Yet on Saturday, Henry clarified to WEEI.com that just because the odds are stacked against a Sox run at the postseason, it does not rule out the possibility. He cited recent experience in suggesting that he has not abandoned faith in his club’s ability to reach the playoffs.

“The playoff comebacks down 3-0 and 3-1 were nothing short of miraculous in 2004 [and] 2007,” Henry wrote in an email. “What were the odds of winning eight and then seven straight?”

Henry cited recent popular terms that suggest that unexpected events are both more common than expected and carry particular significance. He cited two theories to suggest why the suggestion that his club needs a “miracle” is not mutually exclusive with a belief in the plausibility of his team’s ability to come back.

“Black Swans and ‘fat tails’ have been in the media quite often of late,” Henry wrote. “There is quite a bit in the literature indicating the unexpected is more prevalent than we imagine.”

By way of explanation:

— “Black Swans” (a term coined by author Nassim Nicholas Taleb, and explained in this New York Times excerpt of his book) are events outside the realm of expectation that carries an extreme impact and that can only receive proper explanation after the fact. In such terms, the fact that the Sox have never before come back from a five-game deficit at this stage of the season means that there is no historical precedent that would offer an expectation of success. And yet, “Black Swans” do exist — and are discovered — that can sometimes reshape our views of reality.

— “Fat tails” are extreme events that seem to lie outside the normal course of events, and yet that Taleb and others suggest are far more normal than is commonly believed.

So, apparently, the Red Sox owner is not giving up on the season. He is merely acknowledging that the odds are weighted against his club this year, but, as he notes, stranger (and more miraculous) things have happened in his club’s recent history, even as he acknowledged that it would indeed be unexpected for his club to make the postseason.”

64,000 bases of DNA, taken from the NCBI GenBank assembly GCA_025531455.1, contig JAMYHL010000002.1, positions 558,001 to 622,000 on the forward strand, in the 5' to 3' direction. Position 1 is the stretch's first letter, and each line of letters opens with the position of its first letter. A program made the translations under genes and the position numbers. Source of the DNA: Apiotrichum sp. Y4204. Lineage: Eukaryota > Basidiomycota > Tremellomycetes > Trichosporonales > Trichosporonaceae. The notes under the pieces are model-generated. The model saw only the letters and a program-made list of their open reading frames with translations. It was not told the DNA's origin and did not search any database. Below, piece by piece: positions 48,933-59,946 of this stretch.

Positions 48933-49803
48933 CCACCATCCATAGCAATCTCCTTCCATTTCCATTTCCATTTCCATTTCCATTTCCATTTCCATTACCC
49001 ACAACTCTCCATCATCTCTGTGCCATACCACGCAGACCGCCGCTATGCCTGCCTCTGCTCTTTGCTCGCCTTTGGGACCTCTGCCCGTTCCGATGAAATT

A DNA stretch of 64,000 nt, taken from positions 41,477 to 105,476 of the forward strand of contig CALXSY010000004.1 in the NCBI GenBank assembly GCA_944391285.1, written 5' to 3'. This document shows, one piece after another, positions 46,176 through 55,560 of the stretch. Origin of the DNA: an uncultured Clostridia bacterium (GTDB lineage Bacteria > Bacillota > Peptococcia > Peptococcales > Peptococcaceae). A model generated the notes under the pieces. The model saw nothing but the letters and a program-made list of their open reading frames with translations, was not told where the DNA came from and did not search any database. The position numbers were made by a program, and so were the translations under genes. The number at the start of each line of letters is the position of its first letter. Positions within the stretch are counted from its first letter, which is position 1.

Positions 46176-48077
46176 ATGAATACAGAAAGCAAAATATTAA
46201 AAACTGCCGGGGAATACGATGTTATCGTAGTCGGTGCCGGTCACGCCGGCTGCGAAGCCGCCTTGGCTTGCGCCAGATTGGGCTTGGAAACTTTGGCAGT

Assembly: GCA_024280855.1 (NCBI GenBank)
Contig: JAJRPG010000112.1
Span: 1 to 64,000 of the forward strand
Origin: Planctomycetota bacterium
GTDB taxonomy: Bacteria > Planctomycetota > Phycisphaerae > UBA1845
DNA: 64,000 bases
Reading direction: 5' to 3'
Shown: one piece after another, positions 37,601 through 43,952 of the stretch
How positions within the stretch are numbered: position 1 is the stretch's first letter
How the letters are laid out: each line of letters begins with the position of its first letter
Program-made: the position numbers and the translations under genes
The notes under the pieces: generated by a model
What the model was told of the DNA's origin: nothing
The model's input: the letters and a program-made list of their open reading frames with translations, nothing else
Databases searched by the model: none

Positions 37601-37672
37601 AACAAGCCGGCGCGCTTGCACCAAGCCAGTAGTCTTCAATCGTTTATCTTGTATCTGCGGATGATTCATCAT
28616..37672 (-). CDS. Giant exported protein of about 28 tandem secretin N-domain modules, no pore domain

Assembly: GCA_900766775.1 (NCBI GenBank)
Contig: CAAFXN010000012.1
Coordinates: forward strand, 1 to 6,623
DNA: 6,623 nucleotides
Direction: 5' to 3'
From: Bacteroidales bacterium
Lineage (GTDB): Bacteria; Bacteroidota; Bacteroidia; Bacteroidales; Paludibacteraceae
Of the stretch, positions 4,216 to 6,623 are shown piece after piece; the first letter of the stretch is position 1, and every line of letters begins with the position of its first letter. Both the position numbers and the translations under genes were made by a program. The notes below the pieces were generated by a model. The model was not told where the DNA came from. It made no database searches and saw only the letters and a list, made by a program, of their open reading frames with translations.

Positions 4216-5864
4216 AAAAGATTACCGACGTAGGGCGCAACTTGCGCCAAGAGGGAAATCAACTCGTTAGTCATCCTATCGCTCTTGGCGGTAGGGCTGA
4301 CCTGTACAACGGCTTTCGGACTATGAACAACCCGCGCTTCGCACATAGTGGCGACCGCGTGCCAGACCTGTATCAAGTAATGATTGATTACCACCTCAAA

“Unexpected? Baseball Prospectus gave us an 8% chance mathematically of making the playoffs a couple of days ago (Pecota-based) when I was asked. With all of the injuries I said it would be a miracle if we made the playoffs,” Henry wrote. “We’ve won two in a row and the teams we’re trying to catch have lost so I’m sure that percentage is higher now.”

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Red Sox vs. Yankees matchups, 8/7

08.07.10 at 12:55 pm ET
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After closing the deficit in the AL East to five games on Friday night, the Red Sox face their toughest test of the four-game series on Saturday afternoon against CC Sabathia. The New York starter has been unbeatable at home in not losing a start at Yankee Stadium in more than a year. John Lackey, meanwhile, will try to follow Clay Buchholz‘€™s performance with a rebound from one of his worst starts of the season in his last outing.

Lackey (10-6, 4.48 ERA) allowed six runs over 5 1/3 innings in a 6-5 loss to the Indians on Monday. The poor start came after he went 1-0 with a 1.61 ERA in his previous three outings, showing signs that he was finally finding his rhythm after a sub-par first half. Lackey’€™s last start against the Yankees came in his first outing with Boston on April 7, a game in which he tossed six shutout innings while allowing only three hits. He received a no-decision, however, as the Red Sox suffered a 3-1 loss.

For his career, Lackey is 5-7 in 17 starts with a 4.40 ERA against New York. Since 2007 though, the right-hander is 2-1 with a 2.76 ERA in seven regular-season outings. Saturday will mark Lackey’€™s first regular-season start at the new Yankee Stadium with his only appearance coming in Game 1 of last year’€™s AL championship series. In that playoff game, he allowed four runs over 5 2/3 innings in a 4-1 loss. While Alex Rodriguez has struggled against Lackey (.167 average), Mark Teixeira and Derek Jeter have hit him hard, batting .380 and .348, respectively.